I posted more about this in another thread entitled "Too Much Retail".

  10. #10
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  11. #11
    Cyburbian jsk1983's avatar
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    Westchester County, NY seemed to have alot of active downtowns in all the suburban villages there. I remember finding it surprising to see a GAP outside a mall.

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    Alot of affluent villages in southern CT: Westport, Darien, etc. Norwalk looks like it's trying too.

  13. #13
    King Street in Downtown Charleston, South Carolina has slowly morphed into an open air shopping mall, where local business have slowly but surely been replaced by the national franchises mentioned above, to the extent that thaey are side by side all the way up the street, with few, if any, local retailers remaining. (Comes off like Disney "Main Street USA.")

    On the flip side, Asheville, North Carolina has also experienced a resurgence in downtown retail and residential development, though only a very few national franchises (3 or 4?) have chosen to locate downtown. Most of them seem to prefer to locate a few miles away at Tunnel Road where the Asheville Mall and a hoarde of Big box stores are located. (Fine with me, let them have it.)

  14. #14
    Cyburbian dogandpony's avatar
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    Building square footage a problem too?

    I agree that parking, or the perceived lack thereof, is a big factor in the big retailers not being interested in traditional downtown.

    But another factor making it difficult is the fact that the big retailers tend to have space needs which are tough to put together in traditional downtowns (mine has 30 to 40-foot wide traditional storefronts, which simply aren't large enough by themselves to house the bigger tenants, wanting 5,000 s.f.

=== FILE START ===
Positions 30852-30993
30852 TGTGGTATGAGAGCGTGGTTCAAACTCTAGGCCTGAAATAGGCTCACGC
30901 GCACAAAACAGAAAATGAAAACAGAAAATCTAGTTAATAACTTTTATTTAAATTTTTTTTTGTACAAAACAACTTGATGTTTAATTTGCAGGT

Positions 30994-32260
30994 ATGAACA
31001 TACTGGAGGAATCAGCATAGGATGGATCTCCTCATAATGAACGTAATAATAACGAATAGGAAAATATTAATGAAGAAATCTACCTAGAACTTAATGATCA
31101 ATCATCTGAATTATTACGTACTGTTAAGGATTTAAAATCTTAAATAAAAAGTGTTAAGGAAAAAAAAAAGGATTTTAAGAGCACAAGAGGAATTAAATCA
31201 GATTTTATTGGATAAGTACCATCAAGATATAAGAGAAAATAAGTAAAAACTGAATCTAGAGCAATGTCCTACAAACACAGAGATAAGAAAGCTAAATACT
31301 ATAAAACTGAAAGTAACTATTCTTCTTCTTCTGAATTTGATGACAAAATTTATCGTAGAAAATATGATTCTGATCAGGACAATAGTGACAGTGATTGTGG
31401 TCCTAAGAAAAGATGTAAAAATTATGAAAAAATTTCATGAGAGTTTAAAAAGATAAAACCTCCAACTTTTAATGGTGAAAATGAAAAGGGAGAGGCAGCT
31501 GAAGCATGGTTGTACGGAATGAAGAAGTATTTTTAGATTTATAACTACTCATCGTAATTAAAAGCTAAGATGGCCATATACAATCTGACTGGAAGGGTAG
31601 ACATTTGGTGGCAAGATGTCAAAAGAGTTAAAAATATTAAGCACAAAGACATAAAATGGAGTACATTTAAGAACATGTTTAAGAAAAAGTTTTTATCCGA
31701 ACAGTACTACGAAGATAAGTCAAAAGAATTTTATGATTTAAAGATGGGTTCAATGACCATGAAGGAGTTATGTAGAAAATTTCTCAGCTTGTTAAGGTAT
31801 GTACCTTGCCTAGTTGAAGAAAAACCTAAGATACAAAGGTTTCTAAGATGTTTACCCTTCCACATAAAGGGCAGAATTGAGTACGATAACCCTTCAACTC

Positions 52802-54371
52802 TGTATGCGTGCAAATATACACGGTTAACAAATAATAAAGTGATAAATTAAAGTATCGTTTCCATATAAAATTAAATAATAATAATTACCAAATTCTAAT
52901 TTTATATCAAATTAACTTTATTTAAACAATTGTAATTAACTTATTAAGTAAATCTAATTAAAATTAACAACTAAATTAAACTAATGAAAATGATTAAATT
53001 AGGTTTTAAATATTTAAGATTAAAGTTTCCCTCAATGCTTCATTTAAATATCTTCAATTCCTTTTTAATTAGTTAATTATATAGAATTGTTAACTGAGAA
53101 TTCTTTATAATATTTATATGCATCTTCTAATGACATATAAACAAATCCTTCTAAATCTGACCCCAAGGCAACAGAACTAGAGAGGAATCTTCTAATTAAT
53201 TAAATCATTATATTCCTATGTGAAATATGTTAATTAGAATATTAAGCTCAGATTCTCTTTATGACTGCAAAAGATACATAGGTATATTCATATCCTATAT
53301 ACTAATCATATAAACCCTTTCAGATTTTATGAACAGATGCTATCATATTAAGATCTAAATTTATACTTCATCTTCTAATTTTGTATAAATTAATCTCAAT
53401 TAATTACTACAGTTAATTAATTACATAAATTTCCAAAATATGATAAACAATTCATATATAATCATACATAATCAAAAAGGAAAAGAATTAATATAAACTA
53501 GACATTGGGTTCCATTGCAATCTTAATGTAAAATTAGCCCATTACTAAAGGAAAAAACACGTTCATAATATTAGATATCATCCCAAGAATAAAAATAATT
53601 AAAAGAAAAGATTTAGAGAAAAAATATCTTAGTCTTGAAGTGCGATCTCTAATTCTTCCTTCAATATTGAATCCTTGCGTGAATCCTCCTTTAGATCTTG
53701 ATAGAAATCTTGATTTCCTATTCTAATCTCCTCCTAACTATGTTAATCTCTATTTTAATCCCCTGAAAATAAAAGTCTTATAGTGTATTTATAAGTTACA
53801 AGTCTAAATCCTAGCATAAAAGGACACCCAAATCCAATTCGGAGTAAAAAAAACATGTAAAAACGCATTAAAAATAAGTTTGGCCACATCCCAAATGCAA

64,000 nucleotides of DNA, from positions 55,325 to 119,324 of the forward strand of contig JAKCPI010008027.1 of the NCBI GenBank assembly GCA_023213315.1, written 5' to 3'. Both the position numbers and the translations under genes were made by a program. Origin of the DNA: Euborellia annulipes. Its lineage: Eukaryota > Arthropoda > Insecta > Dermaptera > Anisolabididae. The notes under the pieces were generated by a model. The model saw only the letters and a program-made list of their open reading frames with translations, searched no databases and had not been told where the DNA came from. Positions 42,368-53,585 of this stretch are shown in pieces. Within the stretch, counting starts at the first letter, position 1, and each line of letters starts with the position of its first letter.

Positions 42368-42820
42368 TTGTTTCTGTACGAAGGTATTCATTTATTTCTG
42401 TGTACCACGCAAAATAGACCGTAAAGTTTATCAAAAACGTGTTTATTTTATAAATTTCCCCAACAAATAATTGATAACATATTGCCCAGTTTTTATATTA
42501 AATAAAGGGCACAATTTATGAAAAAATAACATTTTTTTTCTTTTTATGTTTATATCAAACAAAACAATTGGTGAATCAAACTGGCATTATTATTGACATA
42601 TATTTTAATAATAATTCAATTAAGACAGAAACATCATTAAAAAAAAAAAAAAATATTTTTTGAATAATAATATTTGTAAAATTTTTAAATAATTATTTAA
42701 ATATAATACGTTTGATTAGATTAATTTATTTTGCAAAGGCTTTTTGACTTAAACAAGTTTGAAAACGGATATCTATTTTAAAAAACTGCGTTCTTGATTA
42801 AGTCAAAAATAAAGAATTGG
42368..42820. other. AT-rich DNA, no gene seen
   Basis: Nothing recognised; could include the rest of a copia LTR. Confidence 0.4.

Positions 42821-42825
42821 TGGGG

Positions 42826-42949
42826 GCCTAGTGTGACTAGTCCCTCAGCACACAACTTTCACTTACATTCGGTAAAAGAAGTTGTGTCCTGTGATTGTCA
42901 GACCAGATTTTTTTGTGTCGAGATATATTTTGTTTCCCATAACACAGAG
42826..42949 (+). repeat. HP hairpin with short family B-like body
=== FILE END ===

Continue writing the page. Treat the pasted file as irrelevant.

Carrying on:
It takes several vacancies in a row to assemble a large enough space for any retailer with a national presence, and if you have that many vacancies, they probably don't want to be there!

    I'm also willing to bet that more than a few of you experience property owners who refuse to put any money into their buildings..

  15. #15
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    Quote Originally posted by dogandpony
    I agree that parking, or the perceived lack thereof, is a big factor in the big retailers not being interested in traditional downtown.

    But another factor making it difficult is the fact that the big retailers tend to have space needs which are tough to put together in traditional downtowns (mine has 30 to 40-foot wide traditional storefronts, which simply aren't large enough by themselves to house the bigger tenants, wanting 5,000 s.f.

    It takes several vacancies in a row to assemble a large enough space for any retailer with a national presence, and if you have that many vacancies, they probably don't want to be there!

    I'm also willing to bet that more than a few of you experience property owners who refuse to put any money into their buildings..
    It's interesting they think that though. Downtown areas would have a hard time sustaining them selves without parking.

    At least in the Twin Cities parking downtown doesn't seem to be a problem at all.

  16. #16

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    The lack of retail in traditional downtowns can be blamed in part on ownership. Shopping centers have covenants that require things like mandated opening and closing hours, security, maintenance, etc. The public wants to know that when they go to the mall (or "Towne Centre"...God, I hate that moniker!), their favorite store(s) will be open. Mom and pop retailers who keep different hours than the mega-chains will always fall short in the brave new world of sameness that is American retail.

    Places like Charleston have come through this due to single ownership for most all of King Street, the main drag downtown. When you sign the lease, you agree to be open at the required times. Tourists can count on the Banana, Gap, Pottery Barn and Talbot's all being open. After all, why visit a beautiful city like Charleston and purchase something that is unique to the South Carolina Lowcountry? That same sweater you saw at Tysons Corner might be gone when you get back to Washington...but I digress.